A year after warning America of its addiction to oil, President Bush is expected to renew concerns about energy security in his State of the Union address.
Energy Secretary Samuel Bodman says the administration over the years has spent nearly $12 billion in developing new energy technologies. He cited the president’s $2.1 billion “advanced energy initiative” in the State of the Union a year ago.
The powers of the federal government are limited to only those specifically delegated to it by the Constitution. Those powers, under any circumstance, can not be expanded constitutionally by the government, no matter how worthy the cause.
Like police powers, most energy authority is based in the states.
As the Supreme Court recently affirmed in United States vs. Lopez, the Constitution establishes a federal government of enumerated, and thus, limited powers.
Nowhere in the Constitution is the federal government authorized to “achieve energy efficiency or diversity.” Other than the specific power of the federal government over federal territory, any power in those locations to regulate environmental affairs belongs to the states, as the 10th Amendment makes clear.
An accurate reading of the Constitution, therefore, brings much of the Department of Energy’s authority into doubt. Arguments based on the General Welfare clause to justify its actions are quite unfounded.
The General Welfare clause is not properly defined as allowing the federal government to do anything it wants to as long as Congress and the President thinks it’s for a common “good.” If this was the case, the founders wouldn’t have wasted their time writing the Constitution with a list of specifically enumerated powers in the first place!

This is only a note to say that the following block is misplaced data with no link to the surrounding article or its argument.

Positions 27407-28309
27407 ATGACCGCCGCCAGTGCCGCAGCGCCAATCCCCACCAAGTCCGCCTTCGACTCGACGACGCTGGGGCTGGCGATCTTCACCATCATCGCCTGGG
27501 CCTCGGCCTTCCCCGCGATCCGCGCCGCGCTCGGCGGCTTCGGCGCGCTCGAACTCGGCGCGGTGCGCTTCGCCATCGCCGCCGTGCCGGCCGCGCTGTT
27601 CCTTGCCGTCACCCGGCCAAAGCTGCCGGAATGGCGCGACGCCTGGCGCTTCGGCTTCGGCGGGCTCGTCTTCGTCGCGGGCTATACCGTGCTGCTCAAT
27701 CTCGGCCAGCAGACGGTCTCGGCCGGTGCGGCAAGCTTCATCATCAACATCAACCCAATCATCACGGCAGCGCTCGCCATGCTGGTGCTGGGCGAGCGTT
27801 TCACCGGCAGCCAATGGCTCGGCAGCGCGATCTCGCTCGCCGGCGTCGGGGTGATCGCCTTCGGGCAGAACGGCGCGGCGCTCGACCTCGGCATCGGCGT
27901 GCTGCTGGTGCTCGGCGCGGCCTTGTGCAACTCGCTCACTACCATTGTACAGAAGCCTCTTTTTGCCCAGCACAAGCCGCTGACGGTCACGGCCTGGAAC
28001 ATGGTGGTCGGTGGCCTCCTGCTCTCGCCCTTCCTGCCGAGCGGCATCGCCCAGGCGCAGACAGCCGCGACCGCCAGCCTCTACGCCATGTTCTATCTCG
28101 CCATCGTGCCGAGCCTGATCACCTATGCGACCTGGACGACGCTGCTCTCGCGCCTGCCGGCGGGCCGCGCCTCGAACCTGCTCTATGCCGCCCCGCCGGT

As many of the founding fathers made quite clear, the General Welfare Clause was meant to confine the exercise of enumerated powers in the Constitution. It was not meant to be, of itself, the source for unlimited power for the government to care for the “common good.”
Consider these statements:
“Our tenet ever was… that Congress had not unlimited powers to provide for the general welfare, but were restrained to those specifically enumerated, and that, as it was never meant that they should provide for that welfare but by the exercise of the enumerated powers, so it could not have been meant they should raise money for purposes which the enumeration did not place under their action; consequently, that the specification of powers is a limitation of the purposes for which they may raise money.”
“With respect to the two words “general welfare,” I have always regarded them as qualified by the detail of powers connected with them. To take them in a literal and unlimited sense would be a metamorphosis of the Constitution into a character which there is a host of proofs was not contemplated by its creators.”
As for oil, and energy “policy” in general, the President’s proposals are absurd. Central planners in the DOE are to tell us what technologies are best for the nation, have the greatest promise, etc. Then, they start spending taxpayers’ money to determine if they can do a better job than markets in developing alternatives to oil. Our continued dependence on oil, coal, and the like, should make it quite clear that such central planning has done nothing more than prevent new technologies from emerging and becoming viable.
If the central government would’ve followed the 10th Amendment, and kept its hands out of energy decades ago, we might be in a much better situation than we are today.